```
library(ggplot2)
library(dplyr)
library(tidymodels)
library(MLmetrics)
library(stringr)
```

# Using tidymodels for simulation metamodeling

Creating a custom parsnip model

## Background

A few years ago I wrote a multipart blog series on using R to do simulation metamodeling. The blog posts were inspired by a research project in which I was using queueing inspired feature engineering to try to improve metamodel accuracy and interpretability. The setting for the study was a simulation of inpatient flow through hospital obstetrical units. That study also was an opportunity to learn about the caret package and do some more advanced R programming to automate model fitting and assessment with caret.

- Comparing predictive models for obstetrical unit occupancy using caret - Part 1
- Comparing predictive model performance using caret - Part 2: A simple caret automation function
- Comparing predictive model performance using caret - Part 3: Put it all together

Eventually, I redid the entire study in Python and along with my co-authors, Osman Aydas and Yazan Roumani, turned it into a paper that just got accepted in the Journal of Simulation (not sure when it will appear but will update link when it does). For the new study, I rewrote the discrete event simulation model using SimPy and we have released both the model and all of the metamodeling machinery as an open source project so that others can see exactly what we did and to show that everything is reproducible. Here a links to that repo as well as some blog posts I did on using SimPy for patient flow simulation modeling.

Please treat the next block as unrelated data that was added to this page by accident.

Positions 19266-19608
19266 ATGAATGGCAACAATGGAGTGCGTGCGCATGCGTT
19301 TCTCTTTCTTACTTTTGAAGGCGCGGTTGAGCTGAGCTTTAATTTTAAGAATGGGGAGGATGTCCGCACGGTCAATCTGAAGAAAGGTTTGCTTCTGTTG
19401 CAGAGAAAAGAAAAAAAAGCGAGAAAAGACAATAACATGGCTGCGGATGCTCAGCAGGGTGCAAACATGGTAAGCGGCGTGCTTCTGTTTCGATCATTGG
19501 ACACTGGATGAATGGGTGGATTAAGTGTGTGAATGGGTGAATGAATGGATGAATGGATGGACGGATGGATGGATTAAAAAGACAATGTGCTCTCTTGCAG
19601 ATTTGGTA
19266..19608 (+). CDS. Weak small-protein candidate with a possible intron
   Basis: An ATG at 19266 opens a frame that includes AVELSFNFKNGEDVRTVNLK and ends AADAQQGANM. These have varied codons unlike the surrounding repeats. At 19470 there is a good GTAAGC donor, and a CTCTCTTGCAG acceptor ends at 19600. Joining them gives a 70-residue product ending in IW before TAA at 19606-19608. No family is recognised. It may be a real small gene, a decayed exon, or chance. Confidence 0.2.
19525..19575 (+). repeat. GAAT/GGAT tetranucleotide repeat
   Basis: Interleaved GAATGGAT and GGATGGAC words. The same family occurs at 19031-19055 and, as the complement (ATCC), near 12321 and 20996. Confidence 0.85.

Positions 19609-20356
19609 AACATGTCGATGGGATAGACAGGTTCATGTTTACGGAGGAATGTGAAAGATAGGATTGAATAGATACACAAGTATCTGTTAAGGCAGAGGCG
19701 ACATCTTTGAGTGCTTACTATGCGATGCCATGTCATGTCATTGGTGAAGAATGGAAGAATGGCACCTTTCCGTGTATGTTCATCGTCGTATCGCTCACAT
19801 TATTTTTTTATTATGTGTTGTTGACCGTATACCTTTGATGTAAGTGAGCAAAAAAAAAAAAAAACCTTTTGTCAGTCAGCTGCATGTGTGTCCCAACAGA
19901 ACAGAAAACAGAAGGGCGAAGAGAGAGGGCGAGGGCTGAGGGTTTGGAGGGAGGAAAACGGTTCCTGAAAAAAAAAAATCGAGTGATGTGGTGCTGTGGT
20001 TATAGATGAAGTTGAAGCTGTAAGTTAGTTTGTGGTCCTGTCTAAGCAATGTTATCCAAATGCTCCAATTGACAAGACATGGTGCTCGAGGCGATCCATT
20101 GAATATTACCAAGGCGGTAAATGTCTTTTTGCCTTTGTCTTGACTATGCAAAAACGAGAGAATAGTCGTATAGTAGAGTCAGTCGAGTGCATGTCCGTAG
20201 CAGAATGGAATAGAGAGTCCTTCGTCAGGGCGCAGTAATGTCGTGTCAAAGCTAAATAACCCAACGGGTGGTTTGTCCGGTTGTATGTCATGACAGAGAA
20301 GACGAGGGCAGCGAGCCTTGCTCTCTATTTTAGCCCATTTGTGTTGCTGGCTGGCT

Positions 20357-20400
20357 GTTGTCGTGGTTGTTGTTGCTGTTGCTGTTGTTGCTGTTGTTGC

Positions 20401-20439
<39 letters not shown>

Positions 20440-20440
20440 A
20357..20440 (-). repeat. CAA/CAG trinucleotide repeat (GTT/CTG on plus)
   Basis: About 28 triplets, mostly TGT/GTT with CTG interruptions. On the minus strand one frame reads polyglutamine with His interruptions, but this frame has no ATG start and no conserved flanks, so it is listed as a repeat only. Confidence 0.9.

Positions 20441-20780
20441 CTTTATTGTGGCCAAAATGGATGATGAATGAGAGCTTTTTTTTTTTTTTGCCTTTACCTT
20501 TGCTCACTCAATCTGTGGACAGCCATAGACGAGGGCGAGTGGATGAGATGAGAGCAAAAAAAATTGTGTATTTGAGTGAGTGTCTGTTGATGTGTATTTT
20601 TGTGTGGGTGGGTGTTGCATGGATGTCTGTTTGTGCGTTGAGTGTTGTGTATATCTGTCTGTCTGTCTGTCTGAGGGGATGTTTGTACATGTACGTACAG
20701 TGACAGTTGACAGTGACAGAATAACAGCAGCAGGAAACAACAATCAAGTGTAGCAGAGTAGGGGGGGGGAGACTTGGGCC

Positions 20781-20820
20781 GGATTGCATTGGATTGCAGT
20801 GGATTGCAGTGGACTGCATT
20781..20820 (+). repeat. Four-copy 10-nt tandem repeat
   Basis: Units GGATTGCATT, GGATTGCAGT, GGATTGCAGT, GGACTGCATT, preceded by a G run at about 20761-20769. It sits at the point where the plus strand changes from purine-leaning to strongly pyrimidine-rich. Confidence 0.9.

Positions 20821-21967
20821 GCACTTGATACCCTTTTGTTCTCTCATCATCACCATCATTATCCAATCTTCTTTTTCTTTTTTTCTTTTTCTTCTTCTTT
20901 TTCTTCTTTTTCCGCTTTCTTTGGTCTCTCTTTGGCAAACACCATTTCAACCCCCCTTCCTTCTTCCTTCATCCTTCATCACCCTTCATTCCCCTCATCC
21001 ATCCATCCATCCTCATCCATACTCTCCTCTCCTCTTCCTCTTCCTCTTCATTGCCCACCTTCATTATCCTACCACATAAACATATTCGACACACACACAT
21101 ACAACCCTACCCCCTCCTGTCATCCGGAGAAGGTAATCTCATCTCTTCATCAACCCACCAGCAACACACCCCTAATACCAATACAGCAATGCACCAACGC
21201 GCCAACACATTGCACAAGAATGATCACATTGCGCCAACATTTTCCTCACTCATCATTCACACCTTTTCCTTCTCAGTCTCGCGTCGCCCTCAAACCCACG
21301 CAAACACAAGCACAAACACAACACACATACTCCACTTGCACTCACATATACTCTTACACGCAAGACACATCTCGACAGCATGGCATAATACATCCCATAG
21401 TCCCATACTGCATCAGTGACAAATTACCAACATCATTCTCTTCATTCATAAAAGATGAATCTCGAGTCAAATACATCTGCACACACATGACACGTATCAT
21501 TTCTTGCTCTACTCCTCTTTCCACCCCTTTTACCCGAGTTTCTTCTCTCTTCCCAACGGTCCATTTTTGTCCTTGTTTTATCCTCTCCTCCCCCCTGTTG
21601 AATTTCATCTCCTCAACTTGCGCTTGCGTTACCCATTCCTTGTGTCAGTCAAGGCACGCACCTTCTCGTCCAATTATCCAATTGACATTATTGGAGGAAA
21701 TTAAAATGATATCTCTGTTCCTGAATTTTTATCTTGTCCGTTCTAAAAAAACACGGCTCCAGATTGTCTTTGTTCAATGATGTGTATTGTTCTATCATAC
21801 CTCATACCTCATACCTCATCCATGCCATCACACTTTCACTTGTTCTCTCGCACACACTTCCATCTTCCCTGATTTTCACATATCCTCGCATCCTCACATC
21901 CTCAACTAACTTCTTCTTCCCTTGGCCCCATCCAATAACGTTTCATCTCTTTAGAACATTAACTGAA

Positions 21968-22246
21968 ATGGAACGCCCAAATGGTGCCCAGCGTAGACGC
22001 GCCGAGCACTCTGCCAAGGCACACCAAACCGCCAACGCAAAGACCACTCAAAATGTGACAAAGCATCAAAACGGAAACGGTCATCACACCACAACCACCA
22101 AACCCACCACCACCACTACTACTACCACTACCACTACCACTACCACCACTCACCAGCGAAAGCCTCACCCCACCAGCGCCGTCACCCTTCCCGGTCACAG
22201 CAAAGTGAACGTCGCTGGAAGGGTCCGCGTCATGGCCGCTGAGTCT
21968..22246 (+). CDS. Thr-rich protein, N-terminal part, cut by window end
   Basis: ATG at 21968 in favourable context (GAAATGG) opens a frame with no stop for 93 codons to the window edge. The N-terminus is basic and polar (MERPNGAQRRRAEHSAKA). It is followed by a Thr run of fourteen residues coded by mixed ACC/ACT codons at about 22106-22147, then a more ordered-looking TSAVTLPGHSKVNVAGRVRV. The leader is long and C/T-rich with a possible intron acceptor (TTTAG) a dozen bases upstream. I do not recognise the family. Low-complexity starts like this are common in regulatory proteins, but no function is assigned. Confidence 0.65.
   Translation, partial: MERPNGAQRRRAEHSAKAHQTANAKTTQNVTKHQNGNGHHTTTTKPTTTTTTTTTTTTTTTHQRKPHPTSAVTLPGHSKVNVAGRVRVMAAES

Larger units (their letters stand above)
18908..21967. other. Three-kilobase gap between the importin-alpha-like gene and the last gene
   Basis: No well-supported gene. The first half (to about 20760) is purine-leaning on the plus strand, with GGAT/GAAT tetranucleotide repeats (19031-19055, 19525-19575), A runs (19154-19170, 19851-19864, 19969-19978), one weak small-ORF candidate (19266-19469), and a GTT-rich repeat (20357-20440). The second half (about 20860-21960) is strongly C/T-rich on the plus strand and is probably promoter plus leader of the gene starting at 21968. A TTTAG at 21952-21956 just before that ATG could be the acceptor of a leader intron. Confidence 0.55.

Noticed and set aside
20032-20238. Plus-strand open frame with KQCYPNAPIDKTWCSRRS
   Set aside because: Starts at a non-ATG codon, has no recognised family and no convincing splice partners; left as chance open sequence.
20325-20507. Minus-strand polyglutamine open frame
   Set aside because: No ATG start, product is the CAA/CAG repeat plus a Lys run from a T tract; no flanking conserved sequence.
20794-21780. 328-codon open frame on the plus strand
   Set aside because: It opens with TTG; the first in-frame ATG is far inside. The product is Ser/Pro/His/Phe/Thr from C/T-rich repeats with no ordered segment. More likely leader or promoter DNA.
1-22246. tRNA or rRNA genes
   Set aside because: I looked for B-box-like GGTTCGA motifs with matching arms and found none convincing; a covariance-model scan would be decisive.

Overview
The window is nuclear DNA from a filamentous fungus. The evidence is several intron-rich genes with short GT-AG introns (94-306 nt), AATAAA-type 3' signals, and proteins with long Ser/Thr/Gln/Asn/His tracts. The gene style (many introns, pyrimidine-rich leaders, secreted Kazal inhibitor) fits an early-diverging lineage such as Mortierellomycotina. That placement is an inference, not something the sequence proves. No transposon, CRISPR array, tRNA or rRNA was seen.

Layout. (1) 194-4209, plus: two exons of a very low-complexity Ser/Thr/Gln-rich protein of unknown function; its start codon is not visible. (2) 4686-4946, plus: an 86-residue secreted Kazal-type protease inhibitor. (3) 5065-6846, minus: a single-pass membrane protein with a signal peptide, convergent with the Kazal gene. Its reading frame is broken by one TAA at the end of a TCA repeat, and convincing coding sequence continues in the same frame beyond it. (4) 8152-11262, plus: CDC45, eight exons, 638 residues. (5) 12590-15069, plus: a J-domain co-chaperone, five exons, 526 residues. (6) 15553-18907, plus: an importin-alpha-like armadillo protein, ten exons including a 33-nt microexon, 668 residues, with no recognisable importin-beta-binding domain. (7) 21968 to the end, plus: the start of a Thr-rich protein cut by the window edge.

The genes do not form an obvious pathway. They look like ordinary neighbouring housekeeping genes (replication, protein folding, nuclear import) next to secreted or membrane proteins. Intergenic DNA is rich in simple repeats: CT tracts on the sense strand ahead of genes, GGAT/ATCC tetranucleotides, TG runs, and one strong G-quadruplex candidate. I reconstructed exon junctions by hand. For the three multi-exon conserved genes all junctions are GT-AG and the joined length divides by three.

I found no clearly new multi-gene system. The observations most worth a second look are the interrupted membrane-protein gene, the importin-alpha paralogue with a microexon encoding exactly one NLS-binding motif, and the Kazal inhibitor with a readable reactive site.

- obflowsim-mm
- Getting started with SimPy for patient flow modeling
- An object oriented SimPy patient flow simulation model

In addition to this inpatient flow model, we also created a SimPy model of an outpatient clinic and did another set of metamodeling experiments using it. For the clinic model, I decided to take the opportunity to become more familiar with the the R tidymodels package. I thought it would be a good idea to document some of the challenges and benefits of using tidymodels.

## Background on the simulation study

Long ago, when I worked for a large healthcare system, I was involved in a project in which we were building decision support tools for clinic management. Our goal was to have a relatively simple, spreadsheet based tool, that could be used to assess the performance implications of various combinations of key clinic demand and resource related variables. For, example, we wanted to be able to see how increasing the number of patients scheduled in a four hour clinic block or the number of exam rooms per physician would impact things like patient wait times, resource utilization, and the length of time needed to care for all of the patients (since running the clinic past the scheduled closing time resulted in undesirable staffing related consequences and costs).

We developed a discrete event simulation model and ran a series of experiments in which we systematically varied key inputs and tracked key performance measures. Here’s a flow chart for which the simulation model was developed:

The experimental design included the following input variables as their associated levels:

- number of medical technicians (2, 3, 4, 5)
- number of exam rooms per physician (1, 2, 3)
- mean number of minutes to complete the vital signs portion of the exam by the support staff (6, 9, 12 minutes)